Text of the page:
Using Media Research

Media research has a language all of its own and can be difficult to interpret at first. This section of the user guide is designed to help advertisers understand the main research principles they may encounter in international media, from interpreting survey results to understanding some of the jargon used in research.

Reading Survey Results: The Crosstab

A crosstab (short for cross-tabulation) is a standard way of displaying survey data. It allows advertisers to compare responses from different questions asked within a survey. Crosstabs are typically used in media research to spot patterns in media and lifestyle choices, for example. These patterns can then be used to understand consumer behaviours, build target audiences and select the appropriate media channels to communicate with those targets.

Example Crosstab

In the example below, we will use some survey data to look at the relative strengths of two international TV channels – Channel A and Channel B. We are interested in two target audiences; individuals with an annual income of €60,000 and individuals who have taken 6 or more business trips by plane in the past year.

Click on an underlined item to see a description…

Rows ColumnsAll RespondentsIncome €60,000+ per YearBusiness Air Trips: 6+ in Past Year
All RespondentsAudience (000)39,58210,0671,493
Channel AAudience (000)1,098384103
Viewed last weekRespondents9,7374,2911,008
Channel BAudience (000)2,105730169
Viewed last weekRespondents13,5155,6741,138

Jargon buster

Audience: the average number of individuals watching a TV channel in a given timeframe.
Target audience: a group of individuals, usually defined by their economic, social or behavioural characteristics, to whom an advertisement or piece of content is aimed.
Profile: the percentage of the target audience compared to the total audience.
Share: the percentage of the audience watching one particular TV channel compared to the total number of people watching TV in the same period.
Reach: the number of individuals exposed to a piece of content or an advertising message. These individuals may be exposed to an advertisement through one or more TV channels or media in a particular period of time.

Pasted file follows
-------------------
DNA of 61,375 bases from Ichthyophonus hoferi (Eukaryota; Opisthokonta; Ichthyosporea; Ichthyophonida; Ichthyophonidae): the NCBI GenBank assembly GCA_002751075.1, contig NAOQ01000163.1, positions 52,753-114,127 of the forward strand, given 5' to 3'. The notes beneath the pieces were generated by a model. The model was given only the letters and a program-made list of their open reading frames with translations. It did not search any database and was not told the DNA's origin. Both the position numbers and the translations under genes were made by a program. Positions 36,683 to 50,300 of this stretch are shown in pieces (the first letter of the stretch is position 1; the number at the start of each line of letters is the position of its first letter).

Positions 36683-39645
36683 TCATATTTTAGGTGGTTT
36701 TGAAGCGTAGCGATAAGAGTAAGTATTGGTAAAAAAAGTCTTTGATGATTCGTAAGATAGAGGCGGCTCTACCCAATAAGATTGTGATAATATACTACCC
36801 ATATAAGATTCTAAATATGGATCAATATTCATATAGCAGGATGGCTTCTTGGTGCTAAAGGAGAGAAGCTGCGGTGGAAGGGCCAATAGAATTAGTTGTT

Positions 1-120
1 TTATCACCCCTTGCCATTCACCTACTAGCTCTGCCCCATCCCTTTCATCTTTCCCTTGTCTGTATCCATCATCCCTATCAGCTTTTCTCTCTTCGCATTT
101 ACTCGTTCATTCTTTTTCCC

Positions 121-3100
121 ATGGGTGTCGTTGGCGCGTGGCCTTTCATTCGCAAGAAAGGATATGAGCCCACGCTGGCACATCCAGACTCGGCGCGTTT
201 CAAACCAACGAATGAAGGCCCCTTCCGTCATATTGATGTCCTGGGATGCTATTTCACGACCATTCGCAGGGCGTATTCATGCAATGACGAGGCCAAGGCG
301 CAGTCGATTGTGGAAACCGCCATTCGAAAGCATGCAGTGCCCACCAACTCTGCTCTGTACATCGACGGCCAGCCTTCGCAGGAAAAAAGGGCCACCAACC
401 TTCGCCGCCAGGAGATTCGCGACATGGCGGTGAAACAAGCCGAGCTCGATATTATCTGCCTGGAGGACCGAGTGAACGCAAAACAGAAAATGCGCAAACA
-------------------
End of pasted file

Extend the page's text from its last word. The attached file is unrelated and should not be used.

Impacts: the number of times an individual is exposed to an advertising campaign.
Frequency: the ratio between reach and impacts, i.e. the average number of times a viewer was exposed to an ad campaign.
CPT (Cost Per Thousand, also known as CPM): the cost of reaching 1,000 people in a target audience. This can be used as a rate on which to purchase TV advertising. It may also be used to demonstrate the relative cost of a campaign on one channel compared to another.
GRP (gross ratings point): GRPs are used to measure the potential strength of an advertising campaign. To calculate GRPs, the number of impacts of an advertising campaign is compared with the number of people in the target audience.
Estimated Reach & Frequency: a report provided to an advertiser in advance (or after transmission) of an advertising campaign. It contains many of the above measures for the total audience and any target audiences, including Reach, Impacts Frequency, CPT, GRPs, cost per GRP, etc.
Visit: A session of activity undertaken by a person on a website. Measures are undertaken by web analytics software to ensure that automated traffic from other sources is not counted.
Unique visitor (or ‘unique user’): in web analytics, the number of individuals who visit a website at least once in a defined period of time.
Page view: recorded when a user requests to load an HTML file (generally a web page).
Ad impression: used to measure when an ad has been displayed on a website.
CPT or CPM (Cost per mille – ‘mille’ means ‘thousand’): The cost to an advertiser for each set of a thousand ad impressions. This is equivalent to ‘impacts’ for TV.
Click-through rate (CTR): how many people are actively responding to ads, generally by clicking on them, compared to the number of ad impressions delivered.
Cost per click (CPC): how much advertising costs based on the number of clicks compared to the total ad impressions delivered.